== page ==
- iPhone apps designed for the preschool and kindergarten set, such as Tales2Go
- A DVD player cued up with plenty of movies. (Trade titles with friends and neighbors before leaving to save money on buying and renting!)
- A new treat such as My Busy Kit
- Plenty of fun, easy to eat snacks. Our top picks are Jelly Bellys, dried fruit, and Babybel cheese.
Above all, make sure to plan on pit stops every few hours, but follow our golden rule: no one stops the car when a child is either napping or contentedly watching a movie.
Free or cheap travel toys to keep the kids entertained
By Debbie Dubrow of Delicious Baby
The nice thing about very young kids is that they are fascinated by real-world objects that you might have around your house or that would be inexpensive to pick up.
- Post it notes can be written on and stuck on car windows.
- Colorforms would be a great way for your child to complete their window artwork.
- Cheerios are a tried and true snack, but why not include a (new) shoelace in your snack bag and let your child make edible bracelets in the car.
- Your digital camera is great for looking at shots of the trip so far (kids never seem to tire of this) and adding their own strangely-angled photos of the open road.
- Books on CD (or on your iPhone) make great entertainment, and you can pick them up at the local library. Try something a step more complex than you would normally read at home, and you might be surprised at how well your kids quiet down and focus.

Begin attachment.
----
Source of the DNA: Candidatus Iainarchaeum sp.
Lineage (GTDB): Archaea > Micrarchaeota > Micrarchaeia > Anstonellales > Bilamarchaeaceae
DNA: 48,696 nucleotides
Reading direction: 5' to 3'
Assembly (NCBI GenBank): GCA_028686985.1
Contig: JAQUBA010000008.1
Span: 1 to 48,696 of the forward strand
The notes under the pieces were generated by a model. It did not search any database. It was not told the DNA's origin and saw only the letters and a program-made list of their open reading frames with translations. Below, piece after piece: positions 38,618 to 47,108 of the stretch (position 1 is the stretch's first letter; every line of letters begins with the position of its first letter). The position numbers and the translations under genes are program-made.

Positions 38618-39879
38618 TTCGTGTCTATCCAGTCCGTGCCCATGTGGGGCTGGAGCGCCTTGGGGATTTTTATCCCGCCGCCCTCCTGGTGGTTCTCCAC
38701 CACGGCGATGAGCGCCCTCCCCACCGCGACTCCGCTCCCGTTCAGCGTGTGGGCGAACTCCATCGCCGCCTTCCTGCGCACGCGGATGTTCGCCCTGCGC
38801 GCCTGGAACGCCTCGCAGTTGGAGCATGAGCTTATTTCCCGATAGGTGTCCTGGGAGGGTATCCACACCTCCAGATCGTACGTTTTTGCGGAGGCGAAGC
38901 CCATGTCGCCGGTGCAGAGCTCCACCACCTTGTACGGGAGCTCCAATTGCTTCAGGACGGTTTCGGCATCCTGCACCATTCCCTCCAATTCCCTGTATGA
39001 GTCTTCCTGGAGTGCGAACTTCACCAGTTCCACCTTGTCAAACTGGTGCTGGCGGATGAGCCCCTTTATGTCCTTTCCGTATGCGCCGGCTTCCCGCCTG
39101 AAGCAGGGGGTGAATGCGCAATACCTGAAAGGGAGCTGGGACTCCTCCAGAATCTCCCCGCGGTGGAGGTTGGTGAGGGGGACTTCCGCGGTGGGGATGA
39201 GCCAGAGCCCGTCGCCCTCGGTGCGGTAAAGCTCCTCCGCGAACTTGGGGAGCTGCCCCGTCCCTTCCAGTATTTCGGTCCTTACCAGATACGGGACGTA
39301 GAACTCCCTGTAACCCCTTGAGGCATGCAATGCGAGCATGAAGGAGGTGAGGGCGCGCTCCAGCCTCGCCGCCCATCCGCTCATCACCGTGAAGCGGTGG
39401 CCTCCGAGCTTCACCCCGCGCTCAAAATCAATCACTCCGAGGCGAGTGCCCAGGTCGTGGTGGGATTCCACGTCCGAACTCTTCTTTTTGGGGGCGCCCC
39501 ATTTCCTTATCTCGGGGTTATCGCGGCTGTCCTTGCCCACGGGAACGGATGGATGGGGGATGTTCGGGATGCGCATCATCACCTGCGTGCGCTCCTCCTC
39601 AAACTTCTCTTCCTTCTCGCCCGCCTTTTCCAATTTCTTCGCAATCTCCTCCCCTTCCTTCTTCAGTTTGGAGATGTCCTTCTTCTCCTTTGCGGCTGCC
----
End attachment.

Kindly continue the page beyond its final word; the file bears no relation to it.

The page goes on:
If those fail, you can also check out this list of travel toys my own kids (age 3 and 5) have enjoyed.
Two slam dunks for making long road trips with kids seem short
By Mara Gorman of The Mother of All Trips
When I hit the road (and I’ve been on lots of long driving trips including a 4000-mile one last summer in a small sedan with a four year old, a six year old, and no screens of any kind) there are two things I absolutely can’t live without: Homemade playlists and Magic Pen books.
- For homemade playlists, my husband and I like to pick a theme – say Motown, novelty songs from the 1970s, or our favorite songs from 1982. Then we spend some time cruising iTunes for songs fitting the theme that we think the kids will like. Just making family travel playlists is a fun activity and when we’re done we always name the CD with the date and trip we’re taking. They become an audio souvenir and I love that when I drive to the grocery store I can pop “January 2010 Ski Trip” into the player and remember how much fun my boys had up on the mountain.